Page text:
The following recommendations have been shared by NIU faculty and staff as highly recommended practices for promoting increased engagement in online courses.
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Welcome students to your online course environment in ways that support them and let them know that you are committed to their continued success. Consider sending an email to students 1-2 weeks before the start of the semester to introduce yourself and to pass along any information they will need to be successful, including things like if/when there will be scheduled synchronous class meetings, info on the course textbook or any other materials they may need for the course, when the course will become available in Blackboard, etc. Consider also reaching out a few times before the course starts to include students who are just joining or checking in themselves. It also helps to post an announcement and send an email in case students only check in to one system.
Provide a clear schedule of the activity and assignment due dates for your course. This could be accomplished in multiple ways, ranging from including a matrix with activity due dates in the course syllabus, creating a course quick guide with listing of due dates by week/unit/module, and/or using due dates in Blackboard activities and assignments so that they are listed in students’ Blackboard course calendar and activity stream.
Welcome your students to the course and open the course early to give them time to explore and become familiar with the course navigation. Send an announcement out to let students know the course is available.
Set specific times for office hours to allow students to ask questions and to connect with you periodically throughout the course. If you have a TA, encourage them to also host office hours and to do periodic outreach to students in the course to keep them engaged.
Let your student know what is expected of them and how they can meet those expectations. It’s important to add these to your syllabus, but students will appreciate being reminded of the expectation within the course. Consider adding discussion etiquette guidelines to discussion forums or being specific about attendance requirements before a virtual class meeting.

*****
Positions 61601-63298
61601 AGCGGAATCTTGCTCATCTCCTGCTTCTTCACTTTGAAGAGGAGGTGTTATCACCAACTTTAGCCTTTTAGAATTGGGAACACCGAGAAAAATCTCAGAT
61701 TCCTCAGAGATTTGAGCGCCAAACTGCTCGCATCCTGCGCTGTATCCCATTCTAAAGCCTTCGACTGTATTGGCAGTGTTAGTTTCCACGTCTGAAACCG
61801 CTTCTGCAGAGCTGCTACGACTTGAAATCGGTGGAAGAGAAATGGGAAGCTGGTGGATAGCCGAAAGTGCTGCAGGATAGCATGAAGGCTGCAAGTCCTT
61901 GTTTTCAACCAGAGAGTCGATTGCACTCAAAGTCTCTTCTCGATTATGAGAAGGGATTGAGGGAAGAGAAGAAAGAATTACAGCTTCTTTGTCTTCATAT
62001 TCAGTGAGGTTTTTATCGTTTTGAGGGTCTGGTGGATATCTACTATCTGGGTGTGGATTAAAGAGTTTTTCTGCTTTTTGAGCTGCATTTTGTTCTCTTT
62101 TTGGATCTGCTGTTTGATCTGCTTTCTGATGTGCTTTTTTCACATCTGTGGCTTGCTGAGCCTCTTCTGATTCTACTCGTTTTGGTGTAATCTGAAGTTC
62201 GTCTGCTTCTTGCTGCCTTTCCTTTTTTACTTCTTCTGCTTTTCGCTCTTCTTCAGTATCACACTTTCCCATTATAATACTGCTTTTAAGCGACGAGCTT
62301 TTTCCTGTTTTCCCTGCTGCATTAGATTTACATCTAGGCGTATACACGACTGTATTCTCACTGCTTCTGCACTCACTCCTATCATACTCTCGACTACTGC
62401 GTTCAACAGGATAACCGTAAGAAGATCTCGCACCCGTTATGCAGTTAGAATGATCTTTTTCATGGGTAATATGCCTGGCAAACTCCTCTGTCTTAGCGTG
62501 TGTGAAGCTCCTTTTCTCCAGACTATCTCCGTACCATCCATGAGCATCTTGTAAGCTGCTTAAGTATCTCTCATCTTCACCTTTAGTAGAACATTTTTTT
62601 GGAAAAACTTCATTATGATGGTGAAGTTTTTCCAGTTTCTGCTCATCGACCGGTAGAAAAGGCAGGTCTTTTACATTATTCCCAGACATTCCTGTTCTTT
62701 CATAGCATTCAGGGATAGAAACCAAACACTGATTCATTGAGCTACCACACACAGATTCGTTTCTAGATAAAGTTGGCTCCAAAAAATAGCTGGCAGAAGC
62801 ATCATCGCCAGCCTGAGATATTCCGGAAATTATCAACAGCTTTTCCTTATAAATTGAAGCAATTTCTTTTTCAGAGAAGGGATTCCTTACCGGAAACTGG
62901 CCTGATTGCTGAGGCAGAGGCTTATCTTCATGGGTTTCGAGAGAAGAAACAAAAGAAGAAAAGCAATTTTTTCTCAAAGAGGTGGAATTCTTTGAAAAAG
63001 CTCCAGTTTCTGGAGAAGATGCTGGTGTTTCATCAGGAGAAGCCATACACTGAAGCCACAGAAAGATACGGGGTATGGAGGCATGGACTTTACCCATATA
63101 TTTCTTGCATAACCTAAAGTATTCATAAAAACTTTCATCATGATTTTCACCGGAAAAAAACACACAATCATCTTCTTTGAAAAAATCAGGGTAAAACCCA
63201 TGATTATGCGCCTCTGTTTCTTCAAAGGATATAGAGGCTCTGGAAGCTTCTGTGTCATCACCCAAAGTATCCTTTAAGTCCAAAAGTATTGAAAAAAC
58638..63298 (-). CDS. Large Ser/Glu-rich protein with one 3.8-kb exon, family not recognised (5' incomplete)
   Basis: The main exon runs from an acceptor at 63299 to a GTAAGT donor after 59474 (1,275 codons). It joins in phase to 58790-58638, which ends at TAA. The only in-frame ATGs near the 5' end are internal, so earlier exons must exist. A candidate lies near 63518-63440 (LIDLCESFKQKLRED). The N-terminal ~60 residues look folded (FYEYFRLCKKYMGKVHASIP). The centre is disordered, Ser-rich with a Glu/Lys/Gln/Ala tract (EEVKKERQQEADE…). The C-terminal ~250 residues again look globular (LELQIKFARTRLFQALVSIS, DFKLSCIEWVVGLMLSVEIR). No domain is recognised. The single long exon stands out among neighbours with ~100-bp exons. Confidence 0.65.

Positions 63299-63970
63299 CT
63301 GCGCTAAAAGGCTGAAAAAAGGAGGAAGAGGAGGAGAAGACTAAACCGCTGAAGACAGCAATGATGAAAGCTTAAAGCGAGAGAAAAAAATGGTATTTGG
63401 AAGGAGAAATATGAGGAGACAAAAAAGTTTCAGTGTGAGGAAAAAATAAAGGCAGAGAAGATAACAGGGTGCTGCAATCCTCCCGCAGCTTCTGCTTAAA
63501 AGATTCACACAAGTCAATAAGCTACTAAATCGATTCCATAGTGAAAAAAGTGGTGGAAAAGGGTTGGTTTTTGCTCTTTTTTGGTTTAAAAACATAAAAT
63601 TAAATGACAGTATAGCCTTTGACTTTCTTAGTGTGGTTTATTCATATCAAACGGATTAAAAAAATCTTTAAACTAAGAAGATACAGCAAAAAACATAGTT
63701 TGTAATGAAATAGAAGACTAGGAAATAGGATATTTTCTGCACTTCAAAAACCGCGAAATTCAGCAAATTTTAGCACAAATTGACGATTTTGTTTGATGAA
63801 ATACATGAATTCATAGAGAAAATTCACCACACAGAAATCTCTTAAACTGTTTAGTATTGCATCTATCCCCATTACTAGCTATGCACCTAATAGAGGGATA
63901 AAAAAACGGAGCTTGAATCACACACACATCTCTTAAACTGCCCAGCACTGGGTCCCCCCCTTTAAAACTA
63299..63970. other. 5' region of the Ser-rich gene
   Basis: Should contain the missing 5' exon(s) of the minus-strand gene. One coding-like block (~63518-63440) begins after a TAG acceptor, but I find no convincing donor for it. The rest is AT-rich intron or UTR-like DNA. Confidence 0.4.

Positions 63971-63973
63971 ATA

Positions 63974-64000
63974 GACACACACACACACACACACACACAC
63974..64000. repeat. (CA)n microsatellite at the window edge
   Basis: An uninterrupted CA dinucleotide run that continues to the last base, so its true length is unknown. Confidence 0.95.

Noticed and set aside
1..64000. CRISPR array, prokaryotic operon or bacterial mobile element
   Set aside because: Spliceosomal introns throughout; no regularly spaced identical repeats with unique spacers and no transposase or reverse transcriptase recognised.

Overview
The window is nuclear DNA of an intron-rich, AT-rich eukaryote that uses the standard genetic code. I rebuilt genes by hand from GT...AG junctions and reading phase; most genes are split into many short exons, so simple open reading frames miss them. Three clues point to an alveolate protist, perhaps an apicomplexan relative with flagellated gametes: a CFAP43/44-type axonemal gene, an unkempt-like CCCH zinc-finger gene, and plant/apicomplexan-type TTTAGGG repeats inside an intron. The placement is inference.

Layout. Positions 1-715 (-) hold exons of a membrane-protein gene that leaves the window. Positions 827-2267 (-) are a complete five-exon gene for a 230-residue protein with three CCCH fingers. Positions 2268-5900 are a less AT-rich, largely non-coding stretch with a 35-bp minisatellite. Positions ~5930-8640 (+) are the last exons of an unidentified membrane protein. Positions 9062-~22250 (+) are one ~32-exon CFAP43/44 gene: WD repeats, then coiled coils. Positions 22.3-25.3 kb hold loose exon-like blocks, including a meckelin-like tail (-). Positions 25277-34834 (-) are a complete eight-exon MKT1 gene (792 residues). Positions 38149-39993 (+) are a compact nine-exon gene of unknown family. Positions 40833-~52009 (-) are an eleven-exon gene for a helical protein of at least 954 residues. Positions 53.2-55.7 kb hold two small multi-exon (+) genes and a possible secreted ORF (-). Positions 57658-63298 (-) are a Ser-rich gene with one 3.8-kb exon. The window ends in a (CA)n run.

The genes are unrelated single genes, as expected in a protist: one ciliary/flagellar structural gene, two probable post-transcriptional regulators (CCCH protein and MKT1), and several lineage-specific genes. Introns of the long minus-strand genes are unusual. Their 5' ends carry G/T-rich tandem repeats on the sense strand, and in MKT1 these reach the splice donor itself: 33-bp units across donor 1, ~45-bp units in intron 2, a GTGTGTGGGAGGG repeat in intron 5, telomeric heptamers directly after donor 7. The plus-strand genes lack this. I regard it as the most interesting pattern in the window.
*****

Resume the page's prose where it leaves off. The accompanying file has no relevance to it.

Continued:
Open Educational Resources and other forms of readily available media can help by providing a broader perspective. Textbooks, journal articles, multi-media and interactive learning objects are just some of types of content you can provide your students.
One of the most important aspects—if not the most important aspect—of any student’s learning is you, the instructor. Short introductions to content and course activities from you the instructor can draw attention to important concepts and provide purpose and clarity.
Active learning strategies help students to think critically and to make connections with content and course activities. Take the next step beyond posting assigned readings or static instructional presentations and really be present in your online course, helping them focus their attention on what is most important. It is essential for students to have specific guidance on how the course materials align with the objectives of the course. Today’s university students come from a wide variety of backgrounds and experiences. These students may need additional guidance and may need to put a face and voice to the instructor. Instructor presence and intentional engagement are critical to the success of an online student. Share your perspectives through microlectures to synthesize key concepts in the course materials, create a weekly introduction to just-in-time due dates and important course activities, and challenge students to improve their work with timely feedback. Find more tips for managing your online presence.